Soaring public sector debt
Concrete debt reduction plans needed
The soaring pace of public sector debt, which refers to borrowings owed by public corporations and agencies, has been alarming. It has raised fears that the country, already struggling with bloated national and household debt, might become the ``Republic of Debt.’’
Money owed by Korea’s public sector surpassed the national debt last year for the first time since 2007 when the government began compiling relevant statistics. The country’s 286 public corporations and agencies recorded 463.5 trillion won ($409.4 billion) in debt as of the end of 2011, up 15.4 percent from the previous year. National debt was tallied at 420.7 trillion won.
The hike was attributed largely to the fact that public companies shoulder the burden on behalf of the government. Specifically, the Korea Deposit Insurance Corp. saw its debt swell by 13.3 trillion won owing to its support for insolvent savings banks and the Korea Land and Housing Corp.’s (LH) debt expanded by 9 trillion won due to outlays for public apartments, the creation of Sejong City and the four-river restoration project. The Korea Water Resources Corp. (K Water) also witnessed a rise in what it owes of 4.5 trillion won.
Such public corporations as Korea Electric Power Corp. (KEPCO) and Korea Gas Corp., that were unable to raise their utility rates due to the effect on people’s livelihood, suffered an increase of 10.4 trillion won and 5.7 trillion won in debt respectively last year.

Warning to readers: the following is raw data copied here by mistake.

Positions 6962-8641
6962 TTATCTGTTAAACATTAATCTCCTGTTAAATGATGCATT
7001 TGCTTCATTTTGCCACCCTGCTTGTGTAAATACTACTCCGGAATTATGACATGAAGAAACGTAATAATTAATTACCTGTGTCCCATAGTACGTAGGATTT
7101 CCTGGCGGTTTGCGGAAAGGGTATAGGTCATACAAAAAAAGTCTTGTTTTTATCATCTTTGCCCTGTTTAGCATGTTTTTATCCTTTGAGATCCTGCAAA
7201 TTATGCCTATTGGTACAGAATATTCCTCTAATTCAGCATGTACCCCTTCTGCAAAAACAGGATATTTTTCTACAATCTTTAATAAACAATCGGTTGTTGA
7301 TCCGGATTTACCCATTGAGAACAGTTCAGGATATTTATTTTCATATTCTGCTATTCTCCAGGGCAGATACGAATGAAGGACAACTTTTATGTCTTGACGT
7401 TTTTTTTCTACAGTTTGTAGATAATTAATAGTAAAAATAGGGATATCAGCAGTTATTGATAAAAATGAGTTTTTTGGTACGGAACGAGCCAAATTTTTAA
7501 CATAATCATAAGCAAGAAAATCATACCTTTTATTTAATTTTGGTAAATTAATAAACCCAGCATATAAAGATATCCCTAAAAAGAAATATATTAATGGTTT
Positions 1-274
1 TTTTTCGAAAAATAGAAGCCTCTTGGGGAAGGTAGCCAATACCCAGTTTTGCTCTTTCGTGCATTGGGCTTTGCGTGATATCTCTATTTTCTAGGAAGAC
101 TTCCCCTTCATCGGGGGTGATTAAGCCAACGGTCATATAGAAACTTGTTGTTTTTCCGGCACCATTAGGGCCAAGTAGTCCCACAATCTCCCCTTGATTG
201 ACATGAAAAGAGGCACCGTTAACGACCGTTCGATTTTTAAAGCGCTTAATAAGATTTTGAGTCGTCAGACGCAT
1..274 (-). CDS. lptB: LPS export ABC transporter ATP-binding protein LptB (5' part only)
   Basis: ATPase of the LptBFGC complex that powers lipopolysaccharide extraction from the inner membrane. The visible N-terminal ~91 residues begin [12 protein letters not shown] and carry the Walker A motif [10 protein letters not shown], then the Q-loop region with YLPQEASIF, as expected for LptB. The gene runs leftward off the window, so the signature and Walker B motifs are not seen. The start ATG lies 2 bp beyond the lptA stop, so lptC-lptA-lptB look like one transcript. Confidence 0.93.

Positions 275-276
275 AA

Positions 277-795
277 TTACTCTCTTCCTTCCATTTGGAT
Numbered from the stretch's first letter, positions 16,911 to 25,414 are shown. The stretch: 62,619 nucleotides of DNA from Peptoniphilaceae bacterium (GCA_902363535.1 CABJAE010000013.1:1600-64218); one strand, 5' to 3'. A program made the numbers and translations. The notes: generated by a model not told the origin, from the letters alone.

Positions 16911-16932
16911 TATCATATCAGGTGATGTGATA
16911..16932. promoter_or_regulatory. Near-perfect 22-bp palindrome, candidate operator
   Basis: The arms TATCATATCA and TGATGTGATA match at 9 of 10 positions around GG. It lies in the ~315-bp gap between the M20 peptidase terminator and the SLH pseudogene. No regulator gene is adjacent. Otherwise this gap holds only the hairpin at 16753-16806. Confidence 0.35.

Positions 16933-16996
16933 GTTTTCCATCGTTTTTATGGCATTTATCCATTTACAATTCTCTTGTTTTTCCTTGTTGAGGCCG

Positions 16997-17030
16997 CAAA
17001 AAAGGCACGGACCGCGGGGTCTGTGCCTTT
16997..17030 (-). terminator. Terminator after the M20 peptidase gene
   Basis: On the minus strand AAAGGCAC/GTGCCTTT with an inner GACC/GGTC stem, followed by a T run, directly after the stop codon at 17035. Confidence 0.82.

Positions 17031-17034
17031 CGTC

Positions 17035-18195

The skyrocketing public sector debt adds fuel to our looming concerns on household debt. Household debt amounted to about 912 trillion won at the end of March, reaching nearly 80 percent of our gross domestic product. More worrisome is the fact that advanced countries have been reducing household debt since the financial crisis shook the world in 2008, whereas Korea’s has been increasing.
It’s regrettable that public sector debt has jumped by a whopping 214 trillion won during the four years of the Lee Myung-bak administration.
Government officials dismiss fears on debt, saying public companies’ assets (about 699 trillion won) are larger than their liabilities. They also explain that much of the swelled debt was devoted to overseas resources projects and productive infrastructure programs.
Nonetheless, the government should not be complacent because the public sector debt must be paid by the government if the relevant public companies are unable to do so.
The government should oblige public corporations to come up with blueprints highlighting concrete plans to cut what they owe. These blueprints must be reviewed and deliberated by the government and the National Assembly carefully.
In the lead-up to the Dec. 19 presidential election, the political circle should refrain from promising large pork-barrel projects. In this respect, a plan to create a new airport in the southeastern region must undergo serious scrutiny.
Poorly-managed public companies, for their part, should conduct restructuring. While ordinary people wrestle with low wages, the average annual salary at public companies reached 71 million won last year.